December 4, 2011

A visit to Beckwith Ranch

We are fortunate to live in an area that has a rich cultural heritage.  In addition to the Gold Rush boom, our mountain area has seen the likes of Spanish Conquistadors, German colonists, and explorers Zebulon Pike, Kit Carson and John Fremont. A couple of weeks ago, we attended an open house to celebrate the restoration of The Beckwith Ranch (Waverly House), a local ranching icon that had fallen to the wayside over the years.

The 2,300 acre ranch was granted to the Beckwiths in a document signed by President Ulysses S. Grant in 1874. With their prosperity, they built a magnificent mansion complete with a port cochere.  I had no idea what a port cochere was, so I looked it up. According to Wikipedia, a port cochere is a "coach gate", also called a "carriage porch".  It is the architectural term for a porch or portico-like structure at a main or secondary entrance to a building through which a horse and carriage (or motor vehicle) can pass in order for the occupants to alight under cover, protected from the weather.

The original structure, which has been uncovered during the ranch restoration process, was built of logs about 1869.  By 1880, many additions had been added and the main house was described in the Denver newspaper as “one of Colorado’s Mansions in the hills. We had not seen the house prior to renovations, but we were told it was really a mess.  It looks really lovely now, and I can imagine what a spectacular gathering place it must have been back in the day.

There were so many attendees at the Open House that it was difficult to get photos, but Neal managed to get poses from some of the period characters such as Mr. and Mrs. Beckwith and Annie Oakley.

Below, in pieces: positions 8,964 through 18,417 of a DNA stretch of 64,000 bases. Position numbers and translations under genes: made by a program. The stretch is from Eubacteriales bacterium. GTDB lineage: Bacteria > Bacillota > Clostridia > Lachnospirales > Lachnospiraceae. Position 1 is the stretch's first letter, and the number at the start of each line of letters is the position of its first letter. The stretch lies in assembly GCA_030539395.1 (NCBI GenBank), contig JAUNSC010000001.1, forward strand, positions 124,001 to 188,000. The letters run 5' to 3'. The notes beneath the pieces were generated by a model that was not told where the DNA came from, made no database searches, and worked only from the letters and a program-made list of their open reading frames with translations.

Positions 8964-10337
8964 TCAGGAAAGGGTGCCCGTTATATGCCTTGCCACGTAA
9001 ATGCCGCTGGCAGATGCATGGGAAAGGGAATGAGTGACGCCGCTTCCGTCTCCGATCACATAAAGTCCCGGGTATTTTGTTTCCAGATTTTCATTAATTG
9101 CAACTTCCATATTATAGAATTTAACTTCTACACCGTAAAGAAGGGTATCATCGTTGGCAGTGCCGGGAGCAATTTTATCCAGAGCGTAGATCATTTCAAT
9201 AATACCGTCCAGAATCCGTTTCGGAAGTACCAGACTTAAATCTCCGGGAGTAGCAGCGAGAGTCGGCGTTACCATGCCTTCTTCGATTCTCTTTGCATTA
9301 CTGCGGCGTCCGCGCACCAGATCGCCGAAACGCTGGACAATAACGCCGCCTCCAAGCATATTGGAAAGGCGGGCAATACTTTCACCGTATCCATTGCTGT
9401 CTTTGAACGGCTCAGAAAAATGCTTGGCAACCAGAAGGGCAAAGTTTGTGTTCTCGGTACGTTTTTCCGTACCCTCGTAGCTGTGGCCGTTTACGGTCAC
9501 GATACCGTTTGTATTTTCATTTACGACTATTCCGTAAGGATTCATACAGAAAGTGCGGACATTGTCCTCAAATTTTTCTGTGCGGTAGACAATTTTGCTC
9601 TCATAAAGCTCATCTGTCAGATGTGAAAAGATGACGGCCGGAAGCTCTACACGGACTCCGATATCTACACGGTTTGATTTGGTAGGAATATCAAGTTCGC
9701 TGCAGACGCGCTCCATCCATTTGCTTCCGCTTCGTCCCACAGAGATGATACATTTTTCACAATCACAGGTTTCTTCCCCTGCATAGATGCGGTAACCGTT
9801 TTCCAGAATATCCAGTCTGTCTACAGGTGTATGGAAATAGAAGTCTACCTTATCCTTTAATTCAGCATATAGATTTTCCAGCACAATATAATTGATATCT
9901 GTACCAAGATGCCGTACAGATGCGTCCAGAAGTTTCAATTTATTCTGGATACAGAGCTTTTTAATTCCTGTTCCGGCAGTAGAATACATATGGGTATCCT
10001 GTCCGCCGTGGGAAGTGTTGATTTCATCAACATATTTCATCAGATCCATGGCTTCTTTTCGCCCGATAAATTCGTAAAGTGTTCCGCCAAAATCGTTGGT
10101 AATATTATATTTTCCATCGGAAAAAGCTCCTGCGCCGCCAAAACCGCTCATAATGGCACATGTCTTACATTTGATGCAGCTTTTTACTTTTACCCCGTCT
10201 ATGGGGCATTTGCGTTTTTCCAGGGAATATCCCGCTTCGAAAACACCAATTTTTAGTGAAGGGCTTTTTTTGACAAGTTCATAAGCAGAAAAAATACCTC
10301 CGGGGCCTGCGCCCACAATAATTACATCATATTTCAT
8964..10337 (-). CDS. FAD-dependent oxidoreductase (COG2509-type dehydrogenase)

All the interior walls, floors, and ceilings had been remodeled.  One very interesting characteristic was how the contractor chose to frame around a portion of the old wall paper in the upstairs hallway, preserving a bit of history.  It reminded me of truth windows that are sometimes found in straw bale houses.

There was also a portion of wall downstairs left opened to reveal the copper pipes that were once used.

During our tour to The Beckwith Ranch, we found out that both Beckwith brothers and one Mrs. Beckwith are buried at a local cemetery, just a couple of miles from the original home place.  So, after we left the Open House, we stopped off at the cemetery to see if we could find their graves.  The cemetery is not too heavily populated, so it wasn't very difficult to spot headstones from the early 1900s.

So, whatever became of the Beckwiths and their ranch?  According to their website, the Beckwith Ranch was sold in 1907 to Baker & Biggs of Canon City, Colorado with Elton and Elsie retaining the right to live in Waverly House.  Six months after the sale, Elton Beckwith died in a sanitarium in Pueblo, Colorado from injuries incurred from a fall (jump?) from the second floor of the Beckwith Ranch (Waverly House).  It was rumored that he had contracted syphilis and it had driven him mad!  A likely true story as many prominent and not so prominent men frequented the “bawdy houses” during this straight laced Victorian era.  After Elton’s death, Elsie Beckwith sold all of the property in the Wet Mountain Valley and moved permanently to Denver where she lived in a suite of rooms at the Brown Palace Hotel until she purchased a home.  Elsie died in 1931 and as far as is known, never visited The Wet Mountain Valley again.

2 comments:

cousin Arnetta said...

It sure looks like my visualization of the Old West,
and sounds like a really interesting tour.

Lilla said...

Arnetta, it was a great tour. I could envision lots of great ballroom dances and gatherings on the lawn going on there.